Fearing rising rates, some municipal investors have sought protection in passive laddered portfolios. The strategy’s seeming simplicity packs a lot of allure—but also hidden risks.
Investors who build traditionally laddered portfolios to protect against rising rates are likely to be disappointed by the low yields they’ve locked in. And some investors—particularly those who build higher-yielding ladders—are taking on a surprising amount of volatility. Last autumn, investors in five- to 15-year ladders learned the hard lesson that risks should be actively managed.
Kicking Away the Ladder
Many value investors have given up on their strategy over the last 15 years amid concerns that value investing no longer worked. However, some made small adjustments to their strategy but remained value investors to the core. Now all of the value investors who held fast to their investment philosophy are being rewarded as value Read More
Laddered portfolios are built with bonds spaced evenly across maturities so that the proceeds are reinvested as each bond matures. The traditional ladder is a 10-year one in which the investor purchases a 10-year bond, a nine-year bond and so on, down through a one-year bond. A year later, when the one-year bond matures, the investor then buys a new 10-year bond so that the ladder resembles its original configuration in terms of maturity.
These portfolios are simple to construct and maintain, provide relatively certain return, and gradually capture higher yields as interest rates rise.
But here’s the first hitch. In today’s low-interest-rate environment, that return is going to be locked in at low levels—levels even below the Fed’s inflation target. For example, portfolios laddered from one to 10 years yield only about 1.8% today—and that’s before accounting for trading costs and other fees.
At that yield level, there’s little chance to beat even a modest rate of inflation. And if inflation isn’t yet on your list of concerns, it should be.
Too Little, Too Late
Another hitch? While it’s true that passive laddered portfolios capture rising yields, it takes a long time for the investor to receive any meaningful benefit.
When interest rates rise, an investor in a laddered portfolio has to wait until the shortest bond matures in order to purchase a longer bond at a new higher yield. Playing the waiting game often means missing out on opportunities, including adding value through fluctuations in interest rates.
Investors in actively managed municipal portfolios, meanwhile, are in a much better position to benefit from rising yields.
To begin with, active managers can pursue a tax swap strategy: selling bonds bought when yields were lower, realizing a loss for tax purposes and buying a new higher-yielding bond.
In addition, active managers can boost a portfolio’s return by taking advantage of “roll”—the tendency of a bond’s value to rise as it becomes a shorter bond—by buying bonds with high return potential due to extra roll and by selling those whose values are likely to fall.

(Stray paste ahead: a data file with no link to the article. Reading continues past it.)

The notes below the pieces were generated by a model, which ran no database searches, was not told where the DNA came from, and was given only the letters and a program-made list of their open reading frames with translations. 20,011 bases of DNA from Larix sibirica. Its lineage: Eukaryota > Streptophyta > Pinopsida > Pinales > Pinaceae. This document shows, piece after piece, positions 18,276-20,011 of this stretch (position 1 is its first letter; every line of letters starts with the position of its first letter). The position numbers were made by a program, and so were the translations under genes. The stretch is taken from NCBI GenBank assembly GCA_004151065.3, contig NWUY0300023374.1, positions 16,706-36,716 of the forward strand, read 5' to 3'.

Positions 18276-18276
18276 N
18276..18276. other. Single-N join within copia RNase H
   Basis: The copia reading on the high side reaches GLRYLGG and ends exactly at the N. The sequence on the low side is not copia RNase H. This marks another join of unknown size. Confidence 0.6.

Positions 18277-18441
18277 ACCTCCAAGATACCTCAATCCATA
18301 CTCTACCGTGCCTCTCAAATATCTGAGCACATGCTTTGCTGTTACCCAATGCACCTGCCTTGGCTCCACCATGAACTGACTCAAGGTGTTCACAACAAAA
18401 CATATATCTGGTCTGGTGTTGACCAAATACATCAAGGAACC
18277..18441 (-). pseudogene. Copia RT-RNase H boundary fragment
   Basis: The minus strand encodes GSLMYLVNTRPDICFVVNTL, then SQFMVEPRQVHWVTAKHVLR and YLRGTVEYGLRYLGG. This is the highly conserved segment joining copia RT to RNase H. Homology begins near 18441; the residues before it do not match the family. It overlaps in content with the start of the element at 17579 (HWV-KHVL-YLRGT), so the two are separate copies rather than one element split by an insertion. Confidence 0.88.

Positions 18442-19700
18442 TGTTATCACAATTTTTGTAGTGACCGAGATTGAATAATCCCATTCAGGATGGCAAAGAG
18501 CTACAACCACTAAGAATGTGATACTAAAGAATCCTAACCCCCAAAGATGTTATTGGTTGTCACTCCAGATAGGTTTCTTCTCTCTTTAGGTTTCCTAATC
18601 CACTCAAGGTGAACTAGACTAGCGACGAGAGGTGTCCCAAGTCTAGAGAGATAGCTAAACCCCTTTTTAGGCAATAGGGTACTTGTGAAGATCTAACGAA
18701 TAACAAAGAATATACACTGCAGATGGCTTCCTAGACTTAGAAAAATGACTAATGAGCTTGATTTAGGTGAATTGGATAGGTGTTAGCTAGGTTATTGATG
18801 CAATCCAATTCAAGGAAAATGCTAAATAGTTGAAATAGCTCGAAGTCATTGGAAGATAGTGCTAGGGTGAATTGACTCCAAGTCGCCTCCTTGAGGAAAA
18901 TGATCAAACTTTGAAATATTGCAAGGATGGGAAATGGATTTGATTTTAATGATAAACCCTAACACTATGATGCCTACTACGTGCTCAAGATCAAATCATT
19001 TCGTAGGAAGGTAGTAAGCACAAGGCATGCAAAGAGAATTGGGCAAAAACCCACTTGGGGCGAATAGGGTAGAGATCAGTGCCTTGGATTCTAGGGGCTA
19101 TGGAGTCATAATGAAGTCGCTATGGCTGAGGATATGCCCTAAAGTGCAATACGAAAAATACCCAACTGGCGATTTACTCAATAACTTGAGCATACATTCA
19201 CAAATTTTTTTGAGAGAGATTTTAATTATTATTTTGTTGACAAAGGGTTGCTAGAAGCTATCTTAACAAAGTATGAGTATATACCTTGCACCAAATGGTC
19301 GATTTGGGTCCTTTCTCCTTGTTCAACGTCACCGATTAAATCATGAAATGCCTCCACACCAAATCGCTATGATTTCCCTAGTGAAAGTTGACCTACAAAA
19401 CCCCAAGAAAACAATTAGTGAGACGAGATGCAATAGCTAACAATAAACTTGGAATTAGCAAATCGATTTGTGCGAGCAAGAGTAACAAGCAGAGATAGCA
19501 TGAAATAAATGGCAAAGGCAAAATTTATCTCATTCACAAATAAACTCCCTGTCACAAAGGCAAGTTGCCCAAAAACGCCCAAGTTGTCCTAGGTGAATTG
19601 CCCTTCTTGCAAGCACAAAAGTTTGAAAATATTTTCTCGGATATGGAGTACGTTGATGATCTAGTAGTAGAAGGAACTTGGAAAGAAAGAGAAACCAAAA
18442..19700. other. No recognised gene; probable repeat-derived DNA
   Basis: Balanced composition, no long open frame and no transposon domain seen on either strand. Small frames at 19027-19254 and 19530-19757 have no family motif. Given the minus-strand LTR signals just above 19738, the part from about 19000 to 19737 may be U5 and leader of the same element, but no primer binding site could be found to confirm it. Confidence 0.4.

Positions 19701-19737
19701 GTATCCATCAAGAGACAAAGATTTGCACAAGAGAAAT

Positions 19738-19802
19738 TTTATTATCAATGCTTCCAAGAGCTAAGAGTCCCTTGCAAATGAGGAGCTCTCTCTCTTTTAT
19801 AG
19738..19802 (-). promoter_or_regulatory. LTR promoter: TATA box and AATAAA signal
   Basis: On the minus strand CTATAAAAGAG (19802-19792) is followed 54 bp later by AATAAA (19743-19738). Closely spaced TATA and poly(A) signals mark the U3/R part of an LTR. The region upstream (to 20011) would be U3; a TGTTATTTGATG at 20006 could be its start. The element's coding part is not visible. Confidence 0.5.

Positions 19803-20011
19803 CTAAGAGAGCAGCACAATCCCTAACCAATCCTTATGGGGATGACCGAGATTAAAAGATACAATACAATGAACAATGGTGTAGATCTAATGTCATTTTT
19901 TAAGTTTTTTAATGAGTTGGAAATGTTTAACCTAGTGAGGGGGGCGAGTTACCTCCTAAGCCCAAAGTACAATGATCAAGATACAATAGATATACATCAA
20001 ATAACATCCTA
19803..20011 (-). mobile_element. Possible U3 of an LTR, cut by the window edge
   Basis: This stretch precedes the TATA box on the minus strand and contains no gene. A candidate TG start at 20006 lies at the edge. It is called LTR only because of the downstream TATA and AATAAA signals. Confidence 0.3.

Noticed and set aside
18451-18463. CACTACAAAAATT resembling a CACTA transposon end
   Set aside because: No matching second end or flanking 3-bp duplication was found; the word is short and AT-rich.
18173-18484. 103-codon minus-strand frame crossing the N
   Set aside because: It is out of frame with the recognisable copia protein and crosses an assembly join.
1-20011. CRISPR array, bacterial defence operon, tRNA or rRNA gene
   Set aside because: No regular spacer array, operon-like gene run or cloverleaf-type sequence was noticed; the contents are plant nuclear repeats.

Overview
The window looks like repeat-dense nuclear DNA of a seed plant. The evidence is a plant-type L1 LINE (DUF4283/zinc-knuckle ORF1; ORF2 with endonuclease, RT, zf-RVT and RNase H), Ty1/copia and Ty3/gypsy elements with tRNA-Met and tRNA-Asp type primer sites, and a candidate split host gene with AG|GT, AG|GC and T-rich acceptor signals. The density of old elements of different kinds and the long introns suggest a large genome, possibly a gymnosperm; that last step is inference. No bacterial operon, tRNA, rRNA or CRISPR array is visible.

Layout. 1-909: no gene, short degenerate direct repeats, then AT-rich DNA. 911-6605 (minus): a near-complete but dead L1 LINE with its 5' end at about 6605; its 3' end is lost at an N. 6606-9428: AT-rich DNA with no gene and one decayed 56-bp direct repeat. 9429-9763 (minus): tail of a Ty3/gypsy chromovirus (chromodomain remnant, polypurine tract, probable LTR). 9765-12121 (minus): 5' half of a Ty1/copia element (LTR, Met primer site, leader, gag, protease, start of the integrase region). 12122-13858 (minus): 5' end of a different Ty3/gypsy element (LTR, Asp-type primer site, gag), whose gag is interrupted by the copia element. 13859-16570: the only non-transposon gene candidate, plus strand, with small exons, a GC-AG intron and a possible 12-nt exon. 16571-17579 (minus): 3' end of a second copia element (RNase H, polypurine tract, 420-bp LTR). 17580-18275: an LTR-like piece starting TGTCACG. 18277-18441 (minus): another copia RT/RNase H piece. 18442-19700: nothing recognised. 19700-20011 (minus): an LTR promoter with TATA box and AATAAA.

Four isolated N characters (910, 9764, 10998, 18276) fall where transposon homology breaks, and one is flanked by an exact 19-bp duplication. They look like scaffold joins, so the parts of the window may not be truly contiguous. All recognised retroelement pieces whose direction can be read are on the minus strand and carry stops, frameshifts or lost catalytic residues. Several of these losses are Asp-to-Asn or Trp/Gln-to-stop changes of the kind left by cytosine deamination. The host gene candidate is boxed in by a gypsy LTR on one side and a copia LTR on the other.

For another thing, active managers have the flexibility to shift among municipals and taxable bonds and municipal credit as relative after-tax yields change. After all, the market isn’t static.
Which leads us to our final point.
Tying Down Those Risks
The third problem with passive ladders is risk. Market risks are just as relevant and just as dynamic as yield and return.
Nonetheless, some municipal investors who want to boost their yield when passively investing inadvertently increase their risk, too. Laddered portfolios sometimes include lower-credit-quality bonds, which increase credit risk, or longer-maturity bonds, which increase interest-rate risk.
For example, some laddered portfolios boost overall yield by shifting the entire ladder to a five- to 15-year structure. Not only do investors have to wait significantly longer to experience the benefit of reinvesting when rates rise, but this strategy has more interest-rate risk than nearly any general approach to municipal investing. As investors learned last fall, that can translate into significant—and painful—volatility.
So while it’s true that there’s nothing inherently wrong with owning lower-quality or longer-maturity bonds, it’s locking them in and not monitoring them that are potentially dangerous.
When markets are on the move, investors need to stay nimble, not locked in. Active management provides access to multiple sources of after-tax income and return potential, while also providing greater liquidity, diversification and risk control. That makes it a prudent choice for navigating a dynamic investment environment—whether that means rising interest rates, rising inflation expectations or unfolding changes to tax policy.
The views expressed herein do not constitute research, investment advice or trade recommendations and do not necessarily represent the views of all AB portfolio-management teams.